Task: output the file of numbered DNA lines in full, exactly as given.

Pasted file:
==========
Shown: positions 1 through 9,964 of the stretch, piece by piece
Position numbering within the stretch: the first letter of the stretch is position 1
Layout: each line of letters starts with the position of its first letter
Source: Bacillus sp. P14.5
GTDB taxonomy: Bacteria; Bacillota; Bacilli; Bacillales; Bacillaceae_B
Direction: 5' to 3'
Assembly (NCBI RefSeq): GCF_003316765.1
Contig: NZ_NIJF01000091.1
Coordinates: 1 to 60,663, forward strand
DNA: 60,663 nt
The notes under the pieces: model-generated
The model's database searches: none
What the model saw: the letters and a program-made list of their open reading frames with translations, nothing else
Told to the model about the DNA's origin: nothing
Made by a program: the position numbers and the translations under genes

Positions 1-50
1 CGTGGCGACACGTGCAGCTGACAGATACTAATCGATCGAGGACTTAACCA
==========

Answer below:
Shown: positions 1 through 9,964 of the stretch, piece by piece
Position numbering within the stretch: the first letter of the stretch is position 1
Layout: each line of letters starts with the position of its first letter
Source: Bacillus sp. P14.5
GTDB taxonomy: Bacteria; Bacillota; Bacilli; Bacillales; Bacillaceae_B
Direction: 5' to 3'
Assembly (NCBI RefSeq): GCF_003316765.1
Contig: NZ_NIJF01000091.1
Coordinates: 1 to 60,663, forward strand
DNA: 60,663 nt
The notes under the pieces: model-generated
The model's database searches: none
What the model saw: the letters and a program-made list of their open reading frames with translations, nothing else
Told to the model about the DNA's origin: nothing
Made by a program: the position numbers and the translations under genes

Positions 1-50
1 CGTGGCGACACGTGCAGCTGACAGATACTAATCGATCGAGGACTTAACCA